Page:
The unprecedented sell-off in the market due to the coronavirus pandemic has underscored the importance of environment, social and governance (ESG) investing.
According to an analysis done by Bank of America (BofA), stocks with high ESG scores have fallen less than the overall market. Also, the downward earnings revision in these stocks has been less compared to the rest of the market. Notably, the assets under management (AUM) of ESG-focused exchange traded funds (ETFs) have grown this year even as the assets of passive funds based on the S&P500 index have shrunk drastically.
ESG is a term used to determine a company’s performance on non-financial parameters such as corporate governance, contribution towards environment and social development and employee welfare.
The brokerage has provided supporting data to back this claim.
“From the S&P 500's peak to today, stocks in the top-quintile ESG ranks outperformed the market by over 5 percentage point (ppt). And this was not just due to less energy or small cap exposure; we saw nearly identical results on a sector- and size-adjusted basis. In Europe, ESG indices outperformed their benchmarks year-to-date (YTD), and the top 50 most overweighted stocks by ESG funds have outperformed the most underweighted by more than 10ppt YTD,” it said in a note.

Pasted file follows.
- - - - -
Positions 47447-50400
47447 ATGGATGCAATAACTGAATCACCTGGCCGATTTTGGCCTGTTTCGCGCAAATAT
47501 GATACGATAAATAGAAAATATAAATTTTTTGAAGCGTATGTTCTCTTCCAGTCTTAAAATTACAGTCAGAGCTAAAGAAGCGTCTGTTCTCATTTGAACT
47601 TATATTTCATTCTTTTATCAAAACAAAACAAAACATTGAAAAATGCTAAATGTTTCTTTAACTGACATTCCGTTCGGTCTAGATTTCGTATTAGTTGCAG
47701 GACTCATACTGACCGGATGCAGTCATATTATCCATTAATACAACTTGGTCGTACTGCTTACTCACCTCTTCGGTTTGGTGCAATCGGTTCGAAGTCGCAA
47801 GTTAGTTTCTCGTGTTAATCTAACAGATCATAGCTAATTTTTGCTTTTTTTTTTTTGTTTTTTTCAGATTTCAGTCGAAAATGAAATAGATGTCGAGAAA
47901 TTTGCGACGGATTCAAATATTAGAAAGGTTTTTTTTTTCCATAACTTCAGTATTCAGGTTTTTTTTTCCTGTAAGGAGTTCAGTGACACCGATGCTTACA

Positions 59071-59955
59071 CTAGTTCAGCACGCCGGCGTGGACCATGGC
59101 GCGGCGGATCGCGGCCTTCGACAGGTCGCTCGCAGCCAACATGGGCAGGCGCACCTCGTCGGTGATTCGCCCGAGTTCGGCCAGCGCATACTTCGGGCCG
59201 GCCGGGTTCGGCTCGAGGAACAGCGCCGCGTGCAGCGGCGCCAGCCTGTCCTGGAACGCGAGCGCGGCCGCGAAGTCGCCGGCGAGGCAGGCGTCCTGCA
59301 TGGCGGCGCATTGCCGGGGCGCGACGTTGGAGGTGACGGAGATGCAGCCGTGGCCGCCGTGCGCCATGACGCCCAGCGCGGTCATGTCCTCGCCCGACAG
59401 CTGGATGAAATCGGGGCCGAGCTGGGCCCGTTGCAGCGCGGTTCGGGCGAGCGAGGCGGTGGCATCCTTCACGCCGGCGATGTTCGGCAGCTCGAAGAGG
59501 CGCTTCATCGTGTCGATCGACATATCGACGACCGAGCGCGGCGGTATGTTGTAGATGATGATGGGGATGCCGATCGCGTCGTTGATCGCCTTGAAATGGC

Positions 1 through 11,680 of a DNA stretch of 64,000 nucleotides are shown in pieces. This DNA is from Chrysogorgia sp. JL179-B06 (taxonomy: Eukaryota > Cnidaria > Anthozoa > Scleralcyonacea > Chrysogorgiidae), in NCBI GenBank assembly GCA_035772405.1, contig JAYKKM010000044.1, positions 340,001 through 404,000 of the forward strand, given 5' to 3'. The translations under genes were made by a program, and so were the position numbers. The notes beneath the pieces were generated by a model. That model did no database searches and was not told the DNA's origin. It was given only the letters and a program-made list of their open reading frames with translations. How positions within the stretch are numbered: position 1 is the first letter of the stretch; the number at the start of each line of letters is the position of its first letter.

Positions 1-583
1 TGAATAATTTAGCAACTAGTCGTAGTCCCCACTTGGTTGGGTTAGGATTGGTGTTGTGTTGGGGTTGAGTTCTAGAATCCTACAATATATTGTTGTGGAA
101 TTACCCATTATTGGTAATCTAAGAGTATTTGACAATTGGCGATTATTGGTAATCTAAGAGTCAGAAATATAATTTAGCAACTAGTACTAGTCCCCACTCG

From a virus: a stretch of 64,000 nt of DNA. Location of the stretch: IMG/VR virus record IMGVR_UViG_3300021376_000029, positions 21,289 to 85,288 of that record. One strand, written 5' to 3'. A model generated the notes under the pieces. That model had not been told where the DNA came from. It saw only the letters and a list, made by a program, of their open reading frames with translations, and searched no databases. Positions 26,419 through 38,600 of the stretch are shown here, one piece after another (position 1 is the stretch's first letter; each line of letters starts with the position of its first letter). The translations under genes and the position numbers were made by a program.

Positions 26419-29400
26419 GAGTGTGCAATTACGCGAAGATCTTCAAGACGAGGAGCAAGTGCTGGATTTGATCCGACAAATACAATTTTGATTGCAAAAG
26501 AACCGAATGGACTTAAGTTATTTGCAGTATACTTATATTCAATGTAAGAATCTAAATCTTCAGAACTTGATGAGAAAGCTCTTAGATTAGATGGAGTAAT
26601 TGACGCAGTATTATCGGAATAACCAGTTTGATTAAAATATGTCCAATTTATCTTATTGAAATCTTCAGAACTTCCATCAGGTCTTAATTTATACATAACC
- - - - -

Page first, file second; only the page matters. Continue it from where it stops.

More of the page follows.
Interestingly, investors have pulled out less money from ESG funds than they have otherwise.
“Recent flow trends indicate that ESG may be more of a bear market phenomenon. Our BofA Securities client flows data indicated record ETF selling over the last few weeks but ESG funds have seen inflows for ten straight weeks,” it says.
This explains that even after the market selloff, ESG ETF assets under management (AUM) are still up nearly 5 per cent YTD, while S&P 500 ETFs have seen AUM decline by over 30 per cent.
However, while this is true to the developed world, ESG performance has not correlated to better scores in Asia.
For instance, the China and India despite having lower ESG scores have outperformed high-scoring markets Japan and Australia.
BofA study has found that corporates who fare badly on ESG were at risk to deeper cuts in earnings.
“Lower-ranked ESG companies in the US, Europe and Asia have seen larger downward earnings revisions for 2020 / 2021,” it noted.
In the current environment, the ‘S’in the ESG has gained even more prominence, says the brokerage.
“Social factors appear to carry heightened importance today. A track record of good employer/employee relations; safe, reliable branded products, and good workforce policies (including aspects like leave and childcare) have driven stock dispersion, more than good governance, which was most critical in the 08/09 financial crisis,” it observers.